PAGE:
Nine jobs at risk as mussel production company goes into administration
West Side mussel business Demlane Ltd has gone into administration alongside its parent company Isle of Shuna plc, in what will come as a major blow to the local seafood industry.
Administrator PricewaterhouseCoopers has been called in by company directors following a drop in turnover, predominantly in wholesale distribution.
The news could scupper plans Demlane had to launch a range of seafood products from its newly extended plant in Walls unless a buyer can quickly be found for the business. Six people are employed at the factory and a further three on the mainland.
The administrators said today it was too soon to tell if staff would lose their jobs, but work at the plant is continuing in the meantime.
Only last month Demlane’s sea service assets, such as workboats and equipment, were taken over by Blueshell Mussels in a deal under which the successful Brae company also took on assets from Si Seafarms. That deal is unaffected by the news, however.
Isle of Shuna was established in 2005 to exploit the growth in the mussel industry. It went on to acquire the factory and equipment originally set up by Demlane.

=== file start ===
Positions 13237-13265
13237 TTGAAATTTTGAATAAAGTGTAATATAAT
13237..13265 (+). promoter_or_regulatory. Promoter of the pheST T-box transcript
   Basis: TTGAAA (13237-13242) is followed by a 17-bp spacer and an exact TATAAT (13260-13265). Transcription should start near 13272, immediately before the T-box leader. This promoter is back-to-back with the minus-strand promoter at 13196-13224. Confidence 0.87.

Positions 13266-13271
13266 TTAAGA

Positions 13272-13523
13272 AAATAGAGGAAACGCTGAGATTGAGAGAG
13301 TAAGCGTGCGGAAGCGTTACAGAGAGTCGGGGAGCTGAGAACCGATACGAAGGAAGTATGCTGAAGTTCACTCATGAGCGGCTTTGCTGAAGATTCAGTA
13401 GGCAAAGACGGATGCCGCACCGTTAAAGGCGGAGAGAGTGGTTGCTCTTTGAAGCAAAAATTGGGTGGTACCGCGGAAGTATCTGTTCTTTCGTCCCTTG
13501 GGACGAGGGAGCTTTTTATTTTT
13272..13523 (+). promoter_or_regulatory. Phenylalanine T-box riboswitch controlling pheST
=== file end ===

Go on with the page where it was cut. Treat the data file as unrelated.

Joint administrator Graham Frost said: “Isle of Shuna plc has grown successfully over the years and is well regarded by customers. However the majority of its turnover had been through wholesale distribution, and this has not been profitable.
“The business had encountered cash-flow problems in recent months and the management had been working hard on a restructuring programme.
“The mussel production business operated by Demlane had recently been sold to allow it to focus on processing and developing added value retail customer opportunities.
“The board have since reluctantly concluded that without additional working capital and investment this path is no longer feasible on a standalone basis.
“Our immediate focus will be to determine interest from industry players in continuing the strategy to develop production from the newly extended processing factory in Walls.
“We believe this represents an opportunity for an industry player to acquire a business and factory that is strategically important.”
West Side councillor Frank Robertson said Demlane had been a major player in the area’s seafood sector.
“The original sea sites in Walls, and the factory, were set up by Demlane and later bought over by Isle of Shuna,” he said.
“They [Isle of Shuna] have invested a considerable amount of money into smoking and processing mussels at the Kirkidale factory.
“I am disappointed this company is having to go into administration because it has been one of the major employers in the aquaculture industry.”